The other Parsons solo vocal, "There Must Be Someone," is less impressive. It's a fair-to-middling performance of a mediocre Vern Gosdin song, again with no hint of the Byrds sound. White and Parsons had backed the Gosdins on several releases for the Bakersfield International label.
Gene Parsons and Clarence White also contribute the fine instrumental outtake, "Build It Up," which is added to the reissue as a bonus track. Like "Nashville West" from Dr. Byrds, the song is a real showcase for White's guitar.
White sings lead on the traditional "Oil in My Lamp." It's a bluesy, slow arrangement that obscures some nice harmony singing on the choruses. Another take of this song was released in 1990 on the Boxed Set and appears as a bonus track on the reissue. It's even better than the original, with a country sound, a quicker tempo, and more subdued guitar work. It sounds as if the Byrds were having fun when they recorded this version.
In a similarly low key vein, the Boxed Set and the reissue also contain a staple of their live act at the time, "Way Beyond the Sun," (aka "Way Behind the Sun"). McGuinn arranged this traditional number, but York takes the lead vocal. (According to Johnny Rogan's reissue liner notes, York found the song on the first album by British folk-rockers Pentangle, so this song demonstrates that the Byrds were listening to those they influenced.) The band sounds loose and relaxed, almost playful, and White's picking is, as usual, exemplary.
"Way Beyond the Sun" was rejected, however, in favor of "Fido," presumably so York could get a composer's credit. "Fido" sounds so much like "The Mighty Quinn," though, that Dylan should be the one collecting royalties, along with the Mike D'Abo incarnation of Manfred Mann, whose arrangement of "Quinn" was also swiped. The double tracked vocal, the dated Leslied organ part, and Gene Parsons's drum solo don't help matters any.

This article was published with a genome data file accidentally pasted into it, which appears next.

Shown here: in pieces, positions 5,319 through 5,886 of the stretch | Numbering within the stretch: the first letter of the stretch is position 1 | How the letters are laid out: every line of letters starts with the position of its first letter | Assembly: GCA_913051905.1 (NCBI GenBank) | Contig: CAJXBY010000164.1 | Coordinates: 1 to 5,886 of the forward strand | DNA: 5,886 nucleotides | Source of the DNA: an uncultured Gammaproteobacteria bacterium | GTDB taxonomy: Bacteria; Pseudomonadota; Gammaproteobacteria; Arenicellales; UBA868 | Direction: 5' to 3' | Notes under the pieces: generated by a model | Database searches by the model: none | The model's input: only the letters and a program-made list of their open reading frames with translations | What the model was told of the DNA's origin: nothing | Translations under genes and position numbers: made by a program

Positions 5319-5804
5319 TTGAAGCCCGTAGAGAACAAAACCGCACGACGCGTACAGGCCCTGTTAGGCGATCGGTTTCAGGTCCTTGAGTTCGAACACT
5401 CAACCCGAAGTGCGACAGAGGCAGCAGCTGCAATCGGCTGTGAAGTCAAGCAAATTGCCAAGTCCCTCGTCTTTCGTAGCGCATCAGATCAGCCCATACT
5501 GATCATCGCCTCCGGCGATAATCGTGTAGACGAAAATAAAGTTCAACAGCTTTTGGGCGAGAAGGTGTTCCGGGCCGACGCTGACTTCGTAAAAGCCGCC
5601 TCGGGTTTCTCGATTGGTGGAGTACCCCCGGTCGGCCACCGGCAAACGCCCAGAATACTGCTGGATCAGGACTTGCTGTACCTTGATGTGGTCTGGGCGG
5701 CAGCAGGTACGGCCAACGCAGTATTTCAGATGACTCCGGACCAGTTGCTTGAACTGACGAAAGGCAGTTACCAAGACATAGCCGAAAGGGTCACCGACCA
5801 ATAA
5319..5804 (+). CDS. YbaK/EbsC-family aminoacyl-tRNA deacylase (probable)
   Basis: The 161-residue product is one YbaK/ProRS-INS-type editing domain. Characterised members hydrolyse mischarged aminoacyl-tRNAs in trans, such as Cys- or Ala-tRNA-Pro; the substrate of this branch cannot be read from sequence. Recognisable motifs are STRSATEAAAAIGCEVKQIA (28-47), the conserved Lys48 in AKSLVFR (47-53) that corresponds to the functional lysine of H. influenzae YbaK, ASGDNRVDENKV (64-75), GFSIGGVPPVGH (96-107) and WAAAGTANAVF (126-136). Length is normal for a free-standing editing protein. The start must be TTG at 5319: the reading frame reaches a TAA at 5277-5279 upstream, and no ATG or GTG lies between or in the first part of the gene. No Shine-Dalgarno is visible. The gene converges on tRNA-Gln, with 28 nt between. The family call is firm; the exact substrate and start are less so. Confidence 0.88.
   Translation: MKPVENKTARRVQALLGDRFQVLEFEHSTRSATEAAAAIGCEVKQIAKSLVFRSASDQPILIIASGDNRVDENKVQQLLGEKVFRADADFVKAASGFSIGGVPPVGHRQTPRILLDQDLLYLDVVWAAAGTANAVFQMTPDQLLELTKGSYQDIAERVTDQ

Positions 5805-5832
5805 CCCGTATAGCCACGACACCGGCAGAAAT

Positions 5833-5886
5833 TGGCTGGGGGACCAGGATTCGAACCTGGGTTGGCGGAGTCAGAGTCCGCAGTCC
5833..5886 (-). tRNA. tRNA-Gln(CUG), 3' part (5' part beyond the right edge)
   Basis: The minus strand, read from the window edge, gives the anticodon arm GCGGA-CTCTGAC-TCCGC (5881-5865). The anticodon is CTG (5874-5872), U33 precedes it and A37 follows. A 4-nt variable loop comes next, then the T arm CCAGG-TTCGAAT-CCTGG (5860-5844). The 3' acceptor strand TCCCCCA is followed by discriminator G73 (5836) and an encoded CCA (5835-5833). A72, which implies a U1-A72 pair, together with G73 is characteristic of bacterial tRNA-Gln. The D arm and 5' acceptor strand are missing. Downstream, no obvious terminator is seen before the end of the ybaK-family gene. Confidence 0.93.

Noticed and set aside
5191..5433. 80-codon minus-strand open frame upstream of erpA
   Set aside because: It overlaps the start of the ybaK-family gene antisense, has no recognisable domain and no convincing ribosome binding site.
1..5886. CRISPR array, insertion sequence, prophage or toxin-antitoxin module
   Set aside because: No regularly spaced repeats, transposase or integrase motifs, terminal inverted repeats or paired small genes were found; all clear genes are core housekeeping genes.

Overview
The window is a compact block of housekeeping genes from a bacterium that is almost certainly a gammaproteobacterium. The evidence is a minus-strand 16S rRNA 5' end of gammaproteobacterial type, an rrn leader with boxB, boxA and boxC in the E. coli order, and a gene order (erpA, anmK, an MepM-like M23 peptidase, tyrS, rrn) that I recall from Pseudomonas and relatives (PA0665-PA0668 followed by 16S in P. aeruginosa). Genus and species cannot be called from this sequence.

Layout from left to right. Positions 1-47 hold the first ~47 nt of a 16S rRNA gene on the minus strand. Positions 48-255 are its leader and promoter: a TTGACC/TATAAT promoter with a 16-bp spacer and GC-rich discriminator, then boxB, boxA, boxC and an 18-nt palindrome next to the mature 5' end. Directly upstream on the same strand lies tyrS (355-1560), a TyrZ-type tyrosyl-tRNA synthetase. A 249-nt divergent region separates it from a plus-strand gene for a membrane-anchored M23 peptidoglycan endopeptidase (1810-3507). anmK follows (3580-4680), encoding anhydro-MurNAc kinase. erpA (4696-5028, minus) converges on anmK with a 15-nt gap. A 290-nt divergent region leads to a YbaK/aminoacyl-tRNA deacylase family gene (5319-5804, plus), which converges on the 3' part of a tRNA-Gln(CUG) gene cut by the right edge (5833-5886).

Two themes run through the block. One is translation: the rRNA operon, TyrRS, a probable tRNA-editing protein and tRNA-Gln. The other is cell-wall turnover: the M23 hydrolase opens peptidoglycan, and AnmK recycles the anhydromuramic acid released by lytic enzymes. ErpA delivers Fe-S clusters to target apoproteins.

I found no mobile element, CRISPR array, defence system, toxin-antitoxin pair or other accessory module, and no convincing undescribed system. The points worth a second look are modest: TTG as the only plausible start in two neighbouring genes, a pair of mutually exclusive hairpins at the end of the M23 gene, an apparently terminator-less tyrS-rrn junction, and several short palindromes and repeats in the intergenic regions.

If fans of the film Easy Rider (perhaps misled by Columbia's ad campaign for the LP) picked up the album expecting hard rock songs about Harleys, they must have been disappointed. Even those with a broader notion of the film's subject matter were probably puzzled by the content of the LP, which apart from the title song had nothing whatsoever to do with the film.
Despite the album's tenuous connection to the film, Ballad of Easy Rider is a partial return to form. Melcher's production is a retrenchment from the muddled sound of the original Dr. Byrds & Mr. Hyde, and as a result, the best cuts, "Ballad of Easy Rider," "Tulsa County," and "Deportee," really sound like the Byrds of old, despite the underuse of McGuinn's 12-string. There are some successful experiments -- the gospel style of "Jesus Is Just Alright," for example -- and some failures, like the MOR sound of "It's All Over Now, Baby Blue." From the writing credits, one might infer that McGuinn was preoccupied with matters other than composing songs for this LP, and in fact, this was the case. At the time this LP was recorded, McGuinn was devoting most of his energies to his abortive rock opera Gene Tryp. This extracurricular distraction left the remaining Byrds to fill the gap. On "Jesus" and "Gunga Din," they succeed, but their other efforts have the unmistakable scent of filler about them. Yet, for all its flaws, Ballad of Easy Rider holds up surprisingly well. It's a step up from Dr. Byrds, and to these ears better than the Byrds LPs that followed -- making Ballad the best of the post-Sweetheart Byrds albums.